Four billion years ago, when the sun was young and dim, Earth may have stayed warm in part because it was spinning faster.
The sun, astronomers believe, wasn’t always as bright as it is today. Four billion years ago it was probably about 30 percent dimmer. Although the sun had the same mass then as it does now, it was a little larger and less dense. Over the eons, as it contracted under its own gravity, it grew hotter and brighter. Astronomers have no problem with this picture--it seems to be the typical way stars evolve--but geologists do. If the young sun was so feeble, Earth should have been a frozen wasteland. And yet the oldest sedimentary rocks--which were deposited in water--are themselves 4 billion years old. Somehow Earth’s surface was warm enough for liquid water despite a wan sun.
Geologists have weaseled out of this faint young sun paradox by assuming that hyperactive volcanoes erupted vast clouds of heat-trapping carbon dioxide into the atmosphere, warming the young Earth. Some models call for carbon dioxide levels 1,000 times higher than today’s. But to Gregory Jenkins, an atmospheric scientist at the National Center for Atmospheric Research in Boulder, Colorado, that solution has always seemed ad hoc. You have to put so much carbon dioxide into climate models in order to get an effect that it doesn’t seem realistic, he says. There is no direct evidence to show that carbon dioxide levels were ever a thousand times higher.
Jenkins thinks he has a better way out of the paradox. He and two colleagues at the University of Michigan, Hal Marshall and William Kuhn, propose that Earth’s rapid rotation rate and the absence of large landmasses 4 billion years ago were the keys to the planet’s warmth.
Four billion years ago Earth may have spun on its axis at least once every 14 hours. (Since then the moon’s tidal drag has gradually slowed the planet’s rotation and thereby lengthened its days.) Jenkins and his colleagues have constructed a sophisticated computer model to study the effects the revved-up rotation would have on Earth’s climate. The model allowed them to follow the movements of air masses in three dimensions-- something that had never been done before for early Earth. None of the previous studies had looked at how the entire system would be changed under different rotation rates, says Jenkins. There was a big gap.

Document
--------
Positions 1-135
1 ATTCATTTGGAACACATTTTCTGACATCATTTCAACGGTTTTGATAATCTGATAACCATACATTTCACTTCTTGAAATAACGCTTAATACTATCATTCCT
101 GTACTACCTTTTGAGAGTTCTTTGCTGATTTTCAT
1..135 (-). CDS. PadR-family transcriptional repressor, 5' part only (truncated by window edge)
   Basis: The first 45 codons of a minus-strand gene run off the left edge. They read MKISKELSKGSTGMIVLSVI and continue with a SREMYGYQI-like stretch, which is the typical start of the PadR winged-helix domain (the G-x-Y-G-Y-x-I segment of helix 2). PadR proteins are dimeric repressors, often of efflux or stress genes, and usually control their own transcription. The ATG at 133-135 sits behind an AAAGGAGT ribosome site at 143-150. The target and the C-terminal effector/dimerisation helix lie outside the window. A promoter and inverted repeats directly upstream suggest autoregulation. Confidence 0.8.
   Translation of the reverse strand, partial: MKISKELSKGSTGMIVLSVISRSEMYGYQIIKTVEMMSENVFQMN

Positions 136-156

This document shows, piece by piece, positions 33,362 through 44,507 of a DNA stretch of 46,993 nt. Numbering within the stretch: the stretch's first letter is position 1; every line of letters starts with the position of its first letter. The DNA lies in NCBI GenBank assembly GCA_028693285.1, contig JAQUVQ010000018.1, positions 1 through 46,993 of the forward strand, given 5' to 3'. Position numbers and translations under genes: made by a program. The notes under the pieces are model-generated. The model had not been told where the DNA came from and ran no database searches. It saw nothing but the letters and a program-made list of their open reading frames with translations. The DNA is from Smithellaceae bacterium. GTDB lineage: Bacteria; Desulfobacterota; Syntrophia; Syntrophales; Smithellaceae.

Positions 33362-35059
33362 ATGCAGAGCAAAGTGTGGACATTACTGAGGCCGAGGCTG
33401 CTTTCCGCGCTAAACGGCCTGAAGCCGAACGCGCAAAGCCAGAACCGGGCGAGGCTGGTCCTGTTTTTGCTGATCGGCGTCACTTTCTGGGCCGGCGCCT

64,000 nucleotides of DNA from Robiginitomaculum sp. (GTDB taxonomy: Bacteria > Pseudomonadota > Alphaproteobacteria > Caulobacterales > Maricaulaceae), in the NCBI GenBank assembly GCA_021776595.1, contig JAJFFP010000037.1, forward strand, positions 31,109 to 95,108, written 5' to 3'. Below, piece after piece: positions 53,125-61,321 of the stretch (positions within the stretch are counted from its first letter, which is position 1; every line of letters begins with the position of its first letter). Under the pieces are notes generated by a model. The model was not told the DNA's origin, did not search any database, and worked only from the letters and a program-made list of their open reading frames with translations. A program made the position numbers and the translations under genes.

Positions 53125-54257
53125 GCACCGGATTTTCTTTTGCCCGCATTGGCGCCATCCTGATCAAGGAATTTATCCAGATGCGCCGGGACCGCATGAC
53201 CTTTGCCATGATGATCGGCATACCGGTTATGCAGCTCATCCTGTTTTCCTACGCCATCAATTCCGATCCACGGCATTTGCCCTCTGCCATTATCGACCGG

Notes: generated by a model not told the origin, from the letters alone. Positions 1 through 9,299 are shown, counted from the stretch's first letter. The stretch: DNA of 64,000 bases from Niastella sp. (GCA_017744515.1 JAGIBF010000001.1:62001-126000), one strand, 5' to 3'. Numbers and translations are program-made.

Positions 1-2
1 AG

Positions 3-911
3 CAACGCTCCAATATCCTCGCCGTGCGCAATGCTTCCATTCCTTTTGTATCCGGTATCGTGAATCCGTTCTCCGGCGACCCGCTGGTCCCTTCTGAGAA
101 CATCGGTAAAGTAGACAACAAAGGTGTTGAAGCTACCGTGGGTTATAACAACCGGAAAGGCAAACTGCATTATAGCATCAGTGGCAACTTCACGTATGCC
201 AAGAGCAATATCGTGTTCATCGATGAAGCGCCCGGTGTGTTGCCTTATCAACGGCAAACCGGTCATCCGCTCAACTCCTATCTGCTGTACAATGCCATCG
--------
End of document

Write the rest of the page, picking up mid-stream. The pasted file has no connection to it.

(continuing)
In their model, Jenkins and his colleagues used a 14-hour day and also assumed that Earth had no land. That is not a bad approximation, says Jenkins: most landmasses formed less than 3.5 billion years ago. Before then, Earth’s surface was probably one vast ocean dotted with volcanic islands.
This landlessness itself would have made the planet warmer; water reflects less sunlight than land and absorbs more, which means it has more energy to radiate to the air as heat. What surprised Jenkins and his colleagues, though, was the dramatic effect of the rapid rotation rate. On their fast-spinning model Earth, most storms and clouds were confined to the equatorial and subtropical regions, and global cloud cover was 20 percent less than today’s.
There were fewer clouds in temperate latitudes, Jenkins explains, because the rapid rotation rate was making it difficult for warm, moisture- laden air to spread from the tropics--where evaporation is greatest--toward the poles. Through the so-called Coriolis effect, Earth’s rotation deflects moving air to the right in the Northern Hemisphere and to the left in the Southern. The faster the rotation, the greater the deflection. With Earth rotating once every 14 hours, Jenkins’s model suggests, moist, cloud- forming air would get deflected back toward the equator even before it left the tropics.
And with clear skies over more of the planet, more sunlight would have reached the surface. Jenkins and his co-workers did include some carbon dioxide in their model, but the amount was only eight times higher than current levels, a tremendous reduction from the standard scenario. Even without a massive greenhouse effect, their model suggests, and even in the face of a faint young sun, the fast young Earth would have been warm enough to keep its ocean from freezing. In fact, it would have been about 10 degrees warmer than it is today.